Customs officials struggle with the uptick in volume of goods shipped into the U.S.
Share Now on:
This time of year more packages than usual are being processed at mail hubs all over the country. And much of that stuff has been ordered online. The number of Americans buying online has skyrocketed in the last couple of decades. And more and more of those items are shipping to us direct from abroad. International mail shipments have jumped 200 percent over the past five years, according to Customs and Border Protection.
Still, when we order something on a website, most of us don’t even think about where it’s coming from.
Seth Kaplowitz, who lives in north county San Diego California is a keen cyclist. A few years ago he was looking for caribiners – little hooks he uses to hang stuff on his bike. First he went to a big outdoor retailer’s website.
“I looked at all the carabiners and they were really expensive for what I wanted to accomplish,” he said.
So he started shopping around and quickly found some more affordable ones – for about a buck fifty a piece. As he placed his order he noticed the shipping time seemed longer than usual.
“Then I found out,” he said, “it was coming from China.”
A law that went into effect in 2016 says as long as the goods are valued at $800 or less, they can enter the U.S. duty free. (This applies to one package per person per day).
It created a major incentive for foreign sellers to sell direct to American consumers online. But it’s also an incentive for shippers with less benign intentions.
At a cavernous warehouse at JFK Airport customs officers cut into box after box that had arrived from China and Hong Kong under the direction of Frank Russo, the port director for Customs and Border Protection at the airport. As he watches, the officers pulled out fake Gucci wallets and handbags, imitation Michael Kors belts and watches and fake Timberland labels ready to be fixed to boots.
Russo said last year 13 million international packages arrived at the airport claiming to be under $800 in value. This year that number is up to almost 23 million packages.
“So a 75 percent increase right here at JFK,” he said.
A fake Michael Kors watch.
Dealing with that uptick in volume is a huge challenge to customs officers who have to decide what to pull out for inspection. Last year officers at JFK did a five-day blitz on small packages coming from China. The contents of almost half were found to break the law. Russo said that in those five days, officers found six shipments of fentanyl, along with plenty of counterfeit goods and agricultural violations.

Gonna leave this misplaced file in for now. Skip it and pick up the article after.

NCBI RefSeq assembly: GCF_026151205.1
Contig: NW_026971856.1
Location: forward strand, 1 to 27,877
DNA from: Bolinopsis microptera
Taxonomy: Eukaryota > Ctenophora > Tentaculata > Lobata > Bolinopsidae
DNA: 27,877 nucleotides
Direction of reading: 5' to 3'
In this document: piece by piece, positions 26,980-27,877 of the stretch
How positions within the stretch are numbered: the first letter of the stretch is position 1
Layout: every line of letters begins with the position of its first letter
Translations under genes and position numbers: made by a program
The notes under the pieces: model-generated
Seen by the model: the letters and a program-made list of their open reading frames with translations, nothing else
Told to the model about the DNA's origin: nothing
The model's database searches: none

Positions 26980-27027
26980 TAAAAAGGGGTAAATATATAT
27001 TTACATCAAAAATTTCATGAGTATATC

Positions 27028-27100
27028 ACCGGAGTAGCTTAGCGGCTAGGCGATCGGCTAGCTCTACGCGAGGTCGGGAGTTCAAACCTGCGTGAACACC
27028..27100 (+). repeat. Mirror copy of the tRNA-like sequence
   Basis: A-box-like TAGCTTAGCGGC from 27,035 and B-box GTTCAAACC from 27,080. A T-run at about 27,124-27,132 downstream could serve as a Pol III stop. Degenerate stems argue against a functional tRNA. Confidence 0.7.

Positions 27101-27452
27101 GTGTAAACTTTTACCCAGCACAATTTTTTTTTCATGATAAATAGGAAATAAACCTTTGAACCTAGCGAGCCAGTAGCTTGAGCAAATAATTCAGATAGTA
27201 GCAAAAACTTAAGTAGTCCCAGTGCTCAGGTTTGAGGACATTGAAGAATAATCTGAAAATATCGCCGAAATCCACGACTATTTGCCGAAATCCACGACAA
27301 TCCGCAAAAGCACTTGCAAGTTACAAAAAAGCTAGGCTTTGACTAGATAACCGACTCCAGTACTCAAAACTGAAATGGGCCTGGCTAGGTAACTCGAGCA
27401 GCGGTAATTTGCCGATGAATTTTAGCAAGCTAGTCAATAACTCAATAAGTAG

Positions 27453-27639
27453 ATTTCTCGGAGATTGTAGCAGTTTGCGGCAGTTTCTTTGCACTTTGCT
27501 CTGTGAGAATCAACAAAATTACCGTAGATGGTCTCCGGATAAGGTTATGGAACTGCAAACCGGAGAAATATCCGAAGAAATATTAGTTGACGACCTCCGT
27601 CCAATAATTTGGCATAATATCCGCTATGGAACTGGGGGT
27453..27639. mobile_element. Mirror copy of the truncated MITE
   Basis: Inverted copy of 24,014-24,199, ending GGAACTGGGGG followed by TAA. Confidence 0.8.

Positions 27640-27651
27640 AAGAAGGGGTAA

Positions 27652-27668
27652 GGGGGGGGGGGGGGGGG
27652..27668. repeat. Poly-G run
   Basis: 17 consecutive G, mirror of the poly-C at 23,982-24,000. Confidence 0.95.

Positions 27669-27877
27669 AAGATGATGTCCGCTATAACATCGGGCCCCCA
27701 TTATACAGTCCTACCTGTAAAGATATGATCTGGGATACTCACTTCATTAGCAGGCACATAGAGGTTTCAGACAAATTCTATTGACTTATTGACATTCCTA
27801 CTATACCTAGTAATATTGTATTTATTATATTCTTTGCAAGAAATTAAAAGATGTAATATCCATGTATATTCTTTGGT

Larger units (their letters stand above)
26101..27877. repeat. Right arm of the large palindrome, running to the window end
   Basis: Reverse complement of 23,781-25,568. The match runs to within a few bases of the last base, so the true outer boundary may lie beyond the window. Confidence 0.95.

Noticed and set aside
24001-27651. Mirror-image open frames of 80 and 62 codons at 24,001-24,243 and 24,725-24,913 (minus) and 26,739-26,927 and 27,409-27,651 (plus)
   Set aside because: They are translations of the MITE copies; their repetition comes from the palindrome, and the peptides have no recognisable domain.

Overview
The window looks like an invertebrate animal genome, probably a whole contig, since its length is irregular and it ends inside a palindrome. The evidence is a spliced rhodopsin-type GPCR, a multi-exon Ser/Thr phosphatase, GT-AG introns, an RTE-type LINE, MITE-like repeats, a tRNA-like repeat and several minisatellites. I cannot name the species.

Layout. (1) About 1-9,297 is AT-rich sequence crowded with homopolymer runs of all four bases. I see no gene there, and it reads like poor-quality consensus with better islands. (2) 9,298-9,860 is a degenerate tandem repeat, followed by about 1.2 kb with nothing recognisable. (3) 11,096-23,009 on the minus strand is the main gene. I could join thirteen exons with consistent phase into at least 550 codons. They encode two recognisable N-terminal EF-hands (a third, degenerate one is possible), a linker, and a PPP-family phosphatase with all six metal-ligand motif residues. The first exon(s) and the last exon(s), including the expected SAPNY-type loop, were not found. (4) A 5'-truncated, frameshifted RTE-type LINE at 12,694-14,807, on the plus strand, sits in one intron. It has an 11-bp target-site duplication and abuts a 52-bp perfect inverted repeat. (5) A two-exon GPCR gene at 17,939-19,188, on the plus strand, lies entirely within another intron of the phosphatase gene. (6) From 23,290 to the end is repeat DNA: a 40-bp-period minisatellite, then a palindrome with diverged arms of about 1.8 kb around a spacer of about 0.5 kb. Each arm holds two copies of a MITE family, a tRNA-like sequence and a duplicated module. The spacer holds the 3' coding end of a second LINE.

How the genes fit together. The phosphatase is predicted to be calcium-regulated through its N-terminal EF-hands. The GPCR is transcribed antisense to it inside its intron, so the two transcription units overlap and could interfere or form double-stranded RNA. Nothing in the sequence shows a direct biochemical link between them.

And that’s not the only problem. Savvy retailers realize that if they break large shipments of goods down into smaller packages worth less than $800, they can avoid expensive duties.
“So it’s starting to make sense for particularly goods that would be otherwise a very high rate of duty, to position them north or frankly south of the border,” explained Amy Magnus, who directs customs compliance and affairs for A.N. Deringer.
She said the U.S. seller doesn’t pay duties when their goods are parked in a warehouse in Canada or Mexico. So that big shipment of shoes, for example, can stay on the shelves, and then wait for a U.S. buyer to order a pair online. The buyer chooses their shoes for a hundred bucks, say, clicks purchase and those shoes are packed up and trucked over the border pretty quickly, and duty-free.
But Magnus said that when a seller warehouses outside the U.S., “There’s a lot of labor in the United States that may not have a job because the picking and the packing and the shipping that was formerly done in the United States” is now done elsewhere.
So while good things come in small packages, there could be a hidden cost.
Marketplace is on a mission.
We believe Main Street matters as much as Wall Street, economic news is made relevant and real through human stories, and a touch of humor helps enliven topics you might typically find…well, dull.
Through the signature style that only Marketplace can deliver, we’re on a mission to raise the economic intelligence of the country—but we don’t do it alone. We count on listeners and readers like you to keep this public service free and accessible to all. Will you become a partner in our mission today?